Japan itinerary budget & costs
Cost breakdown of a Japan trip 💸
Here is my cost breakdown, based on real numbers of my trip to Japan.
Unless stated otherwise, prices in yen (JPY) and per person.
- 🏨 Accommodation: I stayed in a rather eclectic mix: a capsule hotel for 1 night, ryokan for 2 nights, guesthouses and business hotels. The average price of my accommodation for two people was roughly ¥10,000 per night. Because single rooms are usually not exactly half the price of doubles, I imagine per person, this would cost around ¥6,000 per night or a total of ¥84,000 for 14 full days.
- 🚆 Transportation: I bought the JR Rail pass that covered all the train rides throughout Japan + some urban journeys using the JR trains. The pass costed ¥46,000. Add an extra ¥7,000 for additional trips on other trains, subways and buses.
- 🥘 Food: Especially in big cities, I easily got away with meals costing less than $20/person. Sometimes half of that. ¥6,000 per person per day, or ¥84,000 for 14 full days, will be more than enough for most travelers.
- 🛍️ Others: Let’s add an extra ¥3,000 per day (¥42,000 in total) for entrance fees or other miscellaneous spending. If you’re a shopper, consider adding more.
- 💰 Total cost: Altogether, you can expect a two-week Japan trip to cost around ¥263,000. Take these numbers just an estimation – speak to your accountant! 😜 – and remember they don’t include flight costs.
Japan Itinerary FAQ
Who is this itinerary for?
This itinerary is tailored for first-time travelers to Japan. I tried to achieve not only a good overview of the country but also a balance between urban vs countryside, between big city vs village. That said, obviously tweak the itinerary to favor more time in the places that resonate with you the most.
Will I see everything in Japan with this itinerary?
No. Ditch any FOMO. It’s impossible to see everything in Japan in such a short amount of time.
Is it jam-packed or more relaxed?
I wouldn’t say this a rally course, but it’s not entirely a breeze. There are some day trips and there are some stops where you’d only be staying 1 night. If you’re traveling with kids or want a more relaxed trip, consider tweaking it.
Where did you arrive and leave Japan?
I arrived in Tokyo (Narita airport) and got my flight back from Osaka.
How did you get around?
I traveled mostly by train, using a JR Pass. In the end, I did some math and figured it save me some – not much – money but mostly it saved me time. It’s very convenient not to have to buy individual tickets every time.
How much does a trip like this cost?
Make sure you check my budget breakdown.
When is the best time to go to Japan?
Every season of the year brings out a new kind of beauty in Japanese landscapes and traditions. Note the weather varies a lot depending on the region you’re visiting.
Overall, spring and fall months, when temperatures are milder and there is less rainfall, are the best times of the year to visit Japan.
- Spring (March to May) – Magical time to visit. However prices skyrocket close to hanami (cherry blossom) season (see below).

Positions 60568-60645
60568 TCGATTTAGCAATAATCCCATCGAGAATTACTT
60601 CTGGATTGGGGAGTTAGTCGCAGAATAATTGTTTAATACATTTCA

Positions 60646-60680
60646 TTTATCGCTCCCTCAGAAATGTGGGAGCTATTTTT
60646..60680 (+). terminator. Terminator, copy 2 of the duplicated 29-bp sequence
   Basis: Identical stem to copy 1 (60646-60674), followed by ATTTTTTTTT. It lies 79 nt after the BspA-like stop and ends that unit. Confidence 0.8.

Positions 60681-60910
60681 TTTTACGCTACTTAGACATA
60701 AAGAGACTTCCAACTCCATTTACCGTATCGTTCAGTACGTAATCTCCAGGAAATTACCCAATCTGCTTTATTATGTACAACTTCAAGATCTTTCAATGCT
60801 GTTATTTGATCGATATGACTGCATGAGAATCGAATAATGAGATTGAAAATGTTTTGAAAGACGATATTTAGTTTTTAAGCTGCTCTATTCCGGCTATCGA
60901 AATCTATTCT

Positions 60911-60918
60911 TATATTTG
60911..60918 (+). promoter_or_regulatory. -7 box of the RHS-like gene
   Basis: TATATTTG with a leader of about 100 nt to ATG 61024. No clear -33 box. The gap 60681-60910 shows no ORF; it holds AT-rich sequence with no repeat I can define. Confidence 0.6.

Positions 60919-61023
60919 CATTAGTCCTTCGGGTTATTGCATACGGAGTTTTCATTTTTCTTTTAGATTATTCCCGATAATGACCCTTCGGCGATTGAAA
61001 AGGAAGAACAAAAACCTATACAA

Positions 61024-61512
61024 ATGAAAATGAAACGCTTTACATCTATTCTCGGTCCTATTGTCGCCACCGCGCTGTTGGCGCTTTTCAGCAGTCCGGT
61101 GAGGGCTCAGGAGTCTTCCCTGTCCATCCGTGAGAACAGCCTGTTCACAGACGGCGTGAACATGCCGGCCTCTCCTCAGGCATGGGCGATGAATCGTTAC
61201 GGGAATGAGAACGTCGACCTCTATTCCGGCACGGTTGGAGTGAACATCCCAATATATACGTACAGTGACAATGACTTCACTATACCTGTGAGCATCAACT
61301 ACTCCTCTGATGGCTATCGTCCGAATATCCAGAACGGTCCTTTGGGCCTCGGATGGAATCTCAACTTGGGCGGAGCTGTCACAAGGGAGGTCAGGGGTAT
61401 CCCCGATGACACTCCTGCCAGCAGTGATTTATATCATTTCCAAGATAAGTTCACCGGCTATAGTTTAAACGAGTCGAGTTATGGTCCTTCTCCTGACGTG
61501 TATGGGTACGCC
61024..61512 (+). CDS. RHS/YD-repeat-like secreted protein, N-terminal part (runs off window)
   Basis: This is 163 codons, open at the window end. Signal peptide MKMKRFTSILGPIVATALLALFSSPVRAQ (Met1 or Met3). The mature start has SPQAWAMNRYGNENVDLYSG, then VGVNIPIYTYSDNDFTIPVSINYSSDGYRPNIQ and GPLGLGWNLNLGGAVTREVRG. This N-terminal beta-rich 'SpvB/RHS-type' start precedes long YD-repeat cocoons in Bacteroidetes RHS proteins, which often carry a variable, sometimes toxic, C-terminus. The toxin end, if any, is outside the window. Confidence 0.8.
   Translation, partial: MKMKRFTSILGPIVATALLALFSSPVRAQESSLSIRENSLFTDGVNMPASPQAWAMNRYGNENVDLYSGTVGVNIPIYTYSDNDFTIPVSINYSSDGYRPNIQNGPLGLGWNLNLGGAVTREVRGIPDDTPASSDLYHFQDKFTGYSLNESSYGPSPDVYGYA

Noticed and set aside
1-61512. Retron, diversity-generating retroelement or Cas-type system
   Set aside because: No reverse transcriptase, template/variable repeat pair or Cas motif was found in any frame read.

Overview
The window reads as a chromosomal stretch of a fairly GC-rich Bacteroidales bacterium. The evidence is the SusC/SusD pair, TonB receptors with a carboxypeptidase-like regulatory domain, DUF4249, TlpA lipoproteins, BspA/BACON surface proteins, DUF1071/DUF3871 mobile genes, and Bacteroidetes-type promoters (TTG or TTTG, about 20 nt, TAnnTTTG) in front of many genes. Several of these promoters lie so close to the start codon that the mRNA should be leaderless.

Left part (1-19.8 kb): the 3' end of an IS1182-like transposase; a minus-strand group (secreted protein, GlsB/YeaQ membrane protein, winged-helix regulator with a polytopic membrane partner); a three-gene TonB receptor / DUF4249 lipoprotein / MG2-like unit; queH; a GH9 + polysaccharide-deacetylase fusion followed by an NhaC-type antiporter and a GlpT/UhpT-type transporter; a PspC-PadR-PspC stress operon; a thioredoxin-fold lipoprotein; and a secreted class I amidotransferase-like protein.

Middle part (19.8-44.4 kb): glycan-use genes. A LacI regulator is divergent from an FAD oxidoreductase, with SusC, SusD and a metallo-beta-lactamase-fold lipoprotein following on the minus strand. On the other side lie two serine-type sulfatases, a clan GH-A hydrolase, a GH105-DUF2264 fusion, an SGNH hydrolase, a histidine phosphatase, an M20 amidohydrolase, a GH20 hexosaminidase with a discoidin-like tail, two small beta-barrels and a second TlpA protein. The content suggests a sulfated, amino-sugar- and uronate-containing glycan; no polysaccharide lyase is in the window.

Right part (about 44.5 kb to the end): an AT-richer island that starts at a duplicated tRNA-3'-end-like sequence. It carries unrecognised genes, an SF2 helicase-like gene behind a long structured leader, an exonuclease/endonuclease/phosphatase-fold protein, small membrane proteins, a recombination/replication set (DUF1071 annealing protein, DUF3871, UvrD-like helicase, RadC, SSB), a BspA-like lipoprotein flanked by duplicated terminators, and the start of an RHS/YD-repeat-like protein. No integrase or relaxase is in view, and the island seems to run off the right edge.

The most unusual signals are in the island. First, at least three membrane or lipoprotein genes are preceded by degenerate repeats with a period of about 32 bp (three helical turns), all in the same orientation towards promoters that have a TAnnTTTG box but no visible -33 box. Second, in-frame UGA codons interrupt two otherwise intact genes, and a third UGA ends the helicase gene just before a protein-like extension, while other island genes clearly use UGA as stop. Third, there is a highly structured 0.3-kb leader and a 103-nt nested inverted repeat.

- Summer (June to August) – Weather can get a little crazy with the peak of typhoon season and high temperatures. Hiking season in Mount Fuji.
- Fall (September to November) – Great chance of seeing the vibrant color spectrum of autumn leaves. Mild temperatures.
- Winter (December to February) – The coolest months bring less visitors to Japan, but prices are also considerably cheaper. Best time to visit the snow monkeys in Jigokudani and to hit the slopes in snow sports.
When is cherry blossom (hanami) season in Japan? 🌸
As a natural event, there are no fixed dates when does hanami takes place each year. Generally, the more south you are geographically in Japan, the earlier the blossoms open. In big cities like Osaka, Kyoto and Kyoto cherry blossom happen in early April. But it can go as early as January in the southern islands of Okinawa and as late as May in northern Hokkaido.
Japanese people are healthily obsessed with cherry blossom season and is deeply rooted in their culture and nationwide traditions. It represents the ephemerality, fragility of life: so beautiful but so short at the same time.
Problem is: everyone is traveling to and in Japan during this time of the year. Prices will be inflated so make sure you book your trip with extra time in advance.
The top-rated places to stay in Japan
Places I’ve missed in this trip to Japan
Unfortunately, I had to leave some places for a next trip to Japan. Good news is: I’ve already got a second itinerary planned for when I go back! If you’re lucky enough to have more time to travel through Japan, find below some more ideas:
To be honest, I left this one behind because from what I’ve read online: Hot springs? Lush forests? Volcanic activity? Seemed similar to my home island, São Miguel in Azores.
In any case, it’s a common travel getaway for locals and I definitely want to go there next time.
They say the best views of Mount Fuji are here and this is enough of a reason to visit. Going just for a day is risky – check visibility forecasts to optimize your chances of seeing more than just fog.
The northernmost island in Japan is a must go for me. Known for its ski areas, volcanoes, hot springs, and other beautiful forms of unspoiled nature.
Who would have thought Japan is capable of doing tropical islands with white soft sandy beaches? On my bucket list and not only because I’m a beach bum. To add to the fascination factor, they’re one of 5 Blue Zones where people live the longest worldwide.
I skipped this place on purpose because I want to visit it during the fall or cherry blossom season. A harmonious mix of lavishly-decorated temples and shrines, relaxing onsen (hot springs) and top-notch hiking opportunities around.
Are you planning your Japan two week itinerary?
Which other places do you recommend adding to a first-time trip? Let me know in the comments below!